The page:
The major container shipping lines have offered to improve the transparency of freight prices in response to concerns raised by the European Commission.
Future price announcements would include five main elements of the total price: base rate, bunker charges, security charges, terminal handling charges and peak season charges, under the scheme proposed by the 15 lines.
The commission disapproves of the current system, known as General Rate Increases (GRI), which are published up to five weeks before the implementation date and don’t indicate the fixed final price for the service concerned – only the amount of the increase in US dollars.
It argues that these General Rate Increase announcements may not provide full information on new prices to customers but merely allow carriers to explore each other’s pricing intentions and coordinate their behaviour. This breaches EU competition law. It is now seeking feedback on the commitments offered by the shipping lines.
The move has been welcomed by the Freight Transport Association (FTA) and the British Shippers’ Council which have been campaigning on the issue for more than five years.
Chris Welsh, the FTA director of global and European policy, said: “We welcome the Commission bringing this important case on liner shipping prices to a satisfactory close. As one of the original complainants, FTA will respond to the market test now that the Commission has published its Notice.”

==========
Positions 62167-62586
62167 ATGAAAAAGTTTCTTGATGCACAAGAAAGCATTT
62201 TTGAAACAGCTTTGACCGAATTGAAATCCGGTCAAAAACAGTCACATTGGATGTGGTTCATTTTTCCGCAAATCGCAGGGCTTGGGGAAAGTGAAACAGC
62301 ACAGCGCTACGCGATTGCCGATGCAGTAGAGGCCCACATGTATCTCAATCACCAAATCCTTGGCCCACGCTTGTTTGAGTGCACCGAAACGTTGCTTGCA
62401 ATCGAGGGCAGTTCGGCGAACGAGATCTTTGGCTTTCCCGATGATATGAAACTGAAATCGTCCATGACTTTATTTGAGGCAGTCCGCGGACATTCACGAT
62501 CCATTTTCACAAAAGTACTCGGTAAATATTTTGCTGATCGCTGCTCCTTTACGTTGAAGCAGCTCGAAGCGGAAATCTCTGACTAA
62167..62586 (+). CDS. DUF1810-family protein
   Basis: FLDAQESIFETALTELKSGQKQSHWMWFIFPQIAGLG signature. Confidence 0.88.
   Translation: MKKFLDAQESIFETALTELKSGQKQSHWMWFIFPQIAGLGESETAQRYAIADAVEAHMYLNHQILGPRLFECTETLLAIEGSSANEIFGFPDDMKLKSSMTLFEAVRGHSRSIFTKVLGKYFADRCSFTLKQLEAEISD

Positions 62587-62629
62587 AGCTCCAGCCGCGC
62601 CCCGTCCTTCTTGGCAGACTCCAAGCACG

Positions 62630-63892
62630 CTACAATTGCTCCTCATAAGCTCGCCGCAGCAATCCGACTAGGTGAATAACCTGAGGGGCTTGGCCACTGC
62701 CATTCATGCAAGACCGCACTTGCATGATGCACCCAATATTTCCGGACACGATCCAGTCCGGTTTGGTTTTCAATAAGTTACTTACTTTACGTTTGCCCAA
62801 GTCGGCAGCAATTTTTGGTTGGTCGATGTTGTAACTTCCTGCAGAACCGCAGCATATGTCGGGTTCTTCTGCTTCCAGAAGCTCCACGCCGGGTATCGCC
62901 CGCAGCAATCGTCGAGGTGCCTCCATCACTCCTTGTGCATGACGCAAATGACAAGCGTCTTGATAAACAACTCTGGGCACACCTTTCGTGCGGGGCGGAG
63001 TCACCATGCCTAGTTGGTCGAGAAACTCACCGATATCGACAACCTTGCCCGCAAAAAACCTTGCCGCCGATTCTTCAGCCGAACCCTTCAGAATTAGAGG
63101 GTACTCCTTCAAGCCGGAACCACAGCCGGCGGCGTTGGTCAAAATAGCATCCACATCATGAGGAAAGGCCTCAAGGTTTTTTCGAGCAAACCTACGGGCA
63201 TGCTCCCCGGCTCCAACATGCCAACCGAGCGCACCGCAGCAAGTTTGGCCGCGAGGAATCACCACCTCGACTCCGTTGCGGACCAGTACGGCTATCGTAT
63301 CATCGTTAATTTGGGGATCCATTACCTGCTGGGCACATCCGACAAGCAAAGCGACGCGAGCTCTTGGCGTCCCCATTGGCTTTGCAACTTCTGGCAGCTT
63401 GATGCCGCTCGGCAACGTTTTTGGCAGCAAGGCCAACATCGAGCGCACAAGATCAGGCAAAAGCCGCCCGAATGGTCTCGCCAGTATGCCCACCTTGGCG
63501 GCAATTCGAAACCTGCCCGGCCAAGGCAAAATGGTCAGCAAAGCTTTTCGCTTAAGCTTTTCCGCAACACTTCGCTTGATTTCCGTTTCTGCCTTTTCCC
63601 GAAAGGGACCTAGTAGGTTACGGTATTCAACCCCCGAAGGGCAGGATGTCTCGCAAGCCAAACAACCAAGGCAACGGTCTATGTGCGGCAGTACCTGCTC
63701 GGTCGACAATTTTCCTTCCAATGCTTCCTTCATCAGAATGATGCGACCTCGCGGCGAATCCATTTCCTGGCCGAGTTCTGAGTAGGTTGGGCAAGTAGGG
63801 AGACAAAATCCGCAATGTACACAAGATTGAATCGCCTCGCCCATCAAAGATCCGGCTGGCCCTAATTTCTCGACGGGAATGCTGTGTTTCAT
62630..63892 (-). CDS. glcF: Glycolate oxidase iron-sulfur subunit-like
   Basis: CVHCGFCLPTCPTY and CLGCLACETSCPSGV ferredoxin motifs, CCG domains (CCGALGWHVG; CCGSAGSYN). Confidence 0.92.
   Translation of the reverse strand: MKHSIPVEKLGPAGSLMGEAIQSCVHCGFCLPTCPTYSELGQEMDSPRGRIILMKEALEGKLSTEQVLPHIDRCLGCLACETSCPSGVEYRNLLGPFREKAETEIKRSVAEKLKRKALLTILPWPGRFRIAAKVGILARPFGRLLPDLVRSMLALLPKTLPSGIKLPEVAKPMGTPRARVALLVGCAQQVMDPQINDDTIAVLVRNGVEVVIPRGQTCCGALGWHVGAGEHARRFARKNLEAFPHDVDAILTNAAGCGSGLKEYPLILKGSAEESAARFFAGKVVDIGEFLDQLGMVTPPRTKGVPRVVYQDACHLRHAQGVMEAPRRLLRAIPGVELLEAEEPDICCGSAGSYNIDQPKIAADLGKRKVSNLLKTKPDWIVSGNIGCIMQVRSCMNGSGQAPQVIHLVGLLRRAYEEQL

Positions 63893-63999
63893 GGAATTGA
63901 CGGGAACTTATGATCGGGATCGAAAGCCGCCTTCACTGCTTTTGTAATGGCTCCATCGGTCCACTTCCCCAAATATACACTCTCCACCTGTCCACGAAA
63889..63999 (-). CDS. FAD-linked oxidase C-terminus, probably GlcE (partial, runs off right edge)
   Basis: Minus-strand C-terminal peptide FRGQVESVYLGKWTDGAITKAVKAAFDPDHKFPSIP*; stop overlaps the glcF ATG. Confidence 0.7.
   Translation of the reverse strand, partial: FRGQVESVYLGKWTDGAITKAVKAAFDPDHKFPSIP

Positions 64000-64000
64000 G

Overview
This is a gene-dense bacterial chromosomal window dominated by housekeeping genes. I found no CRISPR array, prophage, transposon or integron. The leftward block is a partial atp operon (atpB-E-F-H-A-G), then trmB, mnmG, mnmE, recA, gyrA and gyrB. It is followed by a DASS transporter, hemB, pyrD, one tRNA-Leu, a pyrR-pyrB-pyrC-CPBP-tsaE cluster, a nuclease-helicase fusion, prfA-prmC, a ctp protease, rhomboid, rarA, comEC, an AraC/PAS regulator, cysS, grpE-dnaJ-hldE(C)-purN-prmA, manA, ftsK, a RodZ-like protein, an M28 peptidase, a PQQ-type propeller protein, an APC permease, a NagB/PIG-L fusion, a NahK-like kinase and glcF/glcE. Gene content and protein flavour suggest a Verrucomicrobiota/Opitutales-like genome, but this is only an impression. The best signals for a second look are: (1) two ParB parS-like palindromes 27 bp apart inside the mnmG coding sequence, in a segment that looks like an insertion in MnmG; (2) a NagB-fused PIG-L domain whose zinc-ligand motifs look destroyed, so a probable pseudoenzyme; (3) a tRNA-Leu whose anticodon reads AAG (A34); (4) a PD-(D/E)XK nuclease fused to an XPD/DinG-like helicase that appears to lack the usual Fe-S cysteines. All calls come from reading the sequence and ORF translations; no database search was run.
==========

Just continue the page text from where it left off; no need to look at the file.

The shipping lines are: China Shipping (China), CMA CGM (France), COSCO (China), Evergreen (Taiwan), Hamburg Süd (Germany), Hanjin (South Korea), Hapag Lloyd (Germany), HMM (South Korea), Maersk (Denmark), MOL (Japan), MSC (Switzerland), NYK (Japan), OOCL (Hong Kong), UASC (UAE) and ZIM (Israel).
They have made five key commitments:
- The carriers will stop publishing and communicating General Rate Increase announcements, i.e., changes to prices expressed solely as an amount or percentage of the change.
- The price figures that the carriers announce will benefit from further transparency and include at least the five main elements of the total price (base rate, bunker charges, security charges, terminal handling charges and peak season charges if applicable).
- Any such future announcements will be binding on the carriers as maximum prices for the announced period of validity (but carriers will remain free to offer prices below these ceilings).
- Price announcements will not be made more than 31 days before their entry into force, which is usually when customers start booking in significant volumes.
- The commitments proposed by the parties include two exceptions in situations that would be unlikely to give rise to competition concerns. Namely, the commitments will not apply to: (i) communications with purchasers who on that date have an existing rate agreement in force on the route to which the communication refers and (ii) communications during bilateral negotiations or communications tailored to the needs of specific identified purchasers.
The commitments would apply for a period of three years.
Interested parties have one month to comment on the proposals.
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